Sunday, January 29, 2006


Oconee river escape.....

Yesterday, a friend, George, and I paddled an 18 mile stretch of the Oconee river. Our trip started at the
Lauren's County Sportsman's Club (Fish Trap Cut) and ended at Berry Hill Bluff (Pete Davis Lake), a part of the Oconee river canoe trail. The river was up nicely and the current was strong, helping us make good time. One of our goals had been to look for some river rock for use in flintknapping (this area was inhabited by indians and stone artifacts have been found along the river). But with the river being full, we had almost no opportunity to get out on sandbars. About 2/3 of the way thru, there are several rock faces on the river banks and we were able to locate some sandstone for abrading.

The weather was spectacular for a kayaking trip. Just cool enough to wear a light jacket, without becoming overheated. Skies blue and crisp (a big change from working indoors for the past week). There was a strong wind, a head wind, that we always seem to find when on the Oconee. Trees on the banks are gray and empty now, only the moss swaying on the breeze. The ocassional pine or magnolia tree providing a green hue to the scenery. This area of our river is very scenic, as seen in the above photo. This picture was taken off the Oconee river in Rock Springs creek (surely a spring time pic).

I needed to get outside this weekend and the Oconee river is a great way to do it. The river is different each trip we take. This trip I was really aware of the river views we had. I mean, when the river is running low, you can't see very far ahead of you around a bend (you have to get around the sandbars to see). Today, with the river high, there were No sandbars, and we could see alot more of the river at any one time. The river felt large and powerful to me. At two locations, the river twists very tightly back onto itself. Here, at higher water, the is a "cut-thru" over to the next section of river. We took these shortcuts each time (they offer a unique diversion from the paddling rythmn of a long trip).

This run took right at 4 hours, though considerably more time to recover from. At the end of the course is Berry Hill Bluff, a 100 foot rock bluff, rising straight from a cypress lake (Pete Davis lake). As we rounded the last bend before the bluff, I could not help being impressed by the towering landscape looking down upon the ancient watercourse.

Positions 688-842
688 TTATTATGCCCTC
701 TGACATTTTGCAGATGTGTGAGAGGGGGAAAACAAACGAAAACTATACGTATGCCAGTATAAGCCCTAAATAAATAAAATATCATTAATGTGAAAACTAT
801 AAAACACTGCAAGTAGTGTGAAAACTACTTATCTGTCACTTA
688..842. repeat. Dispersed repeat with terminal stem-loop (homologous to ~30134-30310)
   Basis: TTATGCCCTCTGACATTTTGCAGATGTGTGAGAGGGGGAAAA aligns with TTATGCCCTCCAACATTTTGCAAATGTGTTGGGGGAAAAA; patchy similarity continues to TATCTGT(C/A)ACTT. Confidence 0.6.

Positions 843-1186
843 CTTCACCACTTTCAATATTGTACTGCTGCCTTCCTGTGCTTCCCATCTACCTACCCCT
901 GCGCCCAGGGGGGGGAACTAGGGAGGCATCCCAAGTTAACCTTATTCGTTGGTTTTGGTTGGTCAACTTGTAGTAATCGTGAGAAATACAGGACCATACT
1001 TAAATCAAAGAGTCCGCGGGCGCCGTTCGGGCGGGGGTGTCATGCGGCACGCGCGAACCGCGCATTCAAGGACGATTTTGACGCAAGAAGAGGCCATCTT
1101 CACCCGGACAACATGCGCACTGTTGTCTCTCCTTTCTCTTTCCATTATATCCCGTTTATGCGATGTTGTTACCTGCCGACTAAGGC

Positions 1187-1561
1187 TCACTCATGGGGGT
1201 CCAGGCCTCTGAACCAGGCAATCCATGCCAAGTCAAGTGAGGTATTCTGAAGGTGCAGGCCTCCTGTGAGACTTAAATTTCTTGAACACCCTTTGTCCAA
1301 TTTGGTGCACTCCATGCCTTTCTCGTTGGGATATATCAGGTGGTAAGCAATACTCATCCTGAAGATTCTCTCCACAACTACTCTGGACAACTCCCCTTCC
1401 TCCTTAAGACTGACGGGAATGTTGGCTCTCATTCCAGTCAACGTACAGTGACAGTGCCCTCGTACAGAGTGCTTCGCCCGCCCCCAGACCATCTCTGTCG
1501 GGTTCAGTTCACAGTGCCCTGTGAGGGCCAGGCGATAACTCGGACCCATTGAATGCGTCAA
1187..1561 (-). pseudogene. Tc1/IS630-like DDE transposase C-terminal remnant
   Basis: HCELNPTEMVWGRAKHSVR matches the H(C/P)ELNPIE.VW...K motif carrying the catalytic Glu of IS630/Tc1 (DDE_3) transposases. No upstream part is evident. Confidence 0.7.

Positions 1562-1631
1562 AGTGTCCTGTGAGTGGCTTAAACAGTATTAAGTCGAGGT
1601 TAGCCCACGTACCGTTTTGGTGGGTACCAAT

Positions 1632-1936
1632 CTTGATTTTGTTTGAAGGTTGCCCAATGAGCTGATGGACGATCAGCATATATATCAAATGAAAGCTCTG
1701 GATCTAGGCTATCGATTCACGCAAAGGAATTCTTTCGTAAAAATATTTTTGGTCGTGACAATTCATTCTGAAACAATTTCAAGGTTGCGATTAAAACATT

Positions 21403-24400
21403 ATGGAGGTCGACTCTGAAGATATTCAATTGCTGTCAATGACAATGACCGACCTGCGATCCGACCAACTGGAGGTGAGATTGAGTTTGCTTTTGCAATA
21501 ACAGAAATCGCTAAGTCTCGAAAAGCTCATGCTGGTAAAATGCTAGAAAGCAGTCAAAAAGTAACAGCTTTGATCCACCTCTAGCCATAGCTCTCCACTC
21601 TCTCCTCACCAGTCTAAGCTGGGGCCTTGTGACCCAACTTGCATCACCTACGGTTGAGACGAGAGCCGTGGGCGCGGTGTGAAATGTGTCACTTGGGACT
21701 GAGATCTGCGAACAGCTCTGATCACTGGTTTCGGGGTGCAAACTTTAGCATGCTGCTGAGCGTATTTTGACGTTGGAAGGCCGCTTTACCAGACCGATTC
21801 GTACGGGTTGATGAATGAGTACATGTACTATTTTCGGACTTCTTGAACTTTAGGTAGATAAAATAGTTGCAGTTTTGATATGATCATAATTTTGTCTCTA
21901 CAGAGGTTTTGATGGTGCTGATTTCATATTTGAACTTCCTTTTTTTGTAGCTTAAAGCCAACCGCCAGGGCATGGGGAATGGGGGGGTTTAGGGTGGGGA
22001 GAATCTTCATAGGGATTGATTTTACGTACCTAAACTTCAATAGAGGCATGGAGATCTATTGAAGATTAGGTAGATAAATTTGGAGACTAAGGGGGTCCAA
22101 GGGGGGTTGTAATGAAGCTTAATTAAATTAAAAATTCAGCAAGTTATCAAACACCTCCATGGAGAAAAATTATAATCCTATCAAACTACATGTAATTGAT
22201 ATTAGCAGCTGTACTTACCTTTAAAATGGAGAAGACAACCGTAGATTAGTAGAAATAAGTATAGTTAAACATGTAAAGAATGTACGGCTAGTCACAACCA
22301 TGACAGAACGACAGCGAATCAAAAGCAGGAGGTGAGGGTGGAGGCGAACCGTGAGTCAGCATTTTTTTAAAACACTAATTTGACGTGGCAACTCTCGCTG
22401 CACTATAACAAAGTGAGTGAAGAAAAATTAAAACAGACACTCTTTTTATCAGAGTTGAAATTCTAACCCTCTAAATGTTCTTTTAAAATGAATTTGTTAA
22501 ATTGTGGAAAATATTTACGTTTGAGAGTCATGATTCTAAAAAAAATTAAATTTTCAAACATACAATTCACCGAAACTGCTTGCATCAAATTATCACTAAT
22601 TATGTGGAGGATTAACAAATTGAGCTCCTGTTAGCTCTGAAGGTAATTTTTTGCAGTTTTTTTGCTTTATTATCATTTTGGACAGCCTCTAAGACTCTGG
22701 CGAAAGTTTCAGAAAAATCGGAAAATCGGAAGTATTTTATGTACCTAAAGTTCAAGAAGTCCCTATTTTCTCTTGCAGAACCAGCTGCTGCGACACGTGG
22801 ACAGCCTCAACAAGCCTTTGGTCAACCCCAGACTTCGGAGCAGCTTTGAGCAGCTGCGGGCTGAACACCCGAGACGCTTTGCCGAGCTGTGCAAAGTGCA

Of local interest, the
tomb of Georgia Governor George Troup lies with in a couple of miles of this area. I will include driving directions below for these boat ramps and landmarks. If you are in middle Georgia and are looking for an outdoor afternoon to remember, please look into an Oconee river trip. I have never been let down by Georgia's waterways. Thanks for paddling today, please come back again for another look.

Jeff Barwick

Please take a moment and drop by
Bluewater Jerky and check it out.


To locate the Sportsman's Club, take Ga. hwy. 19 south out of Dublin a few miles, there will be a sign on the left for the club. (Note, this boat ramp is a members only ramp).

To locate the take out point (Berry Hill Bluff) from Dublin, head east on Interstate 16, crossing the Oconee river, and leave the interstate at the exit for Ga. Hwy. 199. Follow hwy. 199 approx. 15 miles to the town of Lothair. Turn right at the church, onto Ga. Hwy 199 spur. At the end of the pavement turn right onto Dead River Rd. and follow to the water (this boat ramp is courtesy of the state of Georgia and Treutlen County (there is a primitive camping area at this location.

One of several rock bluffs on this river section.

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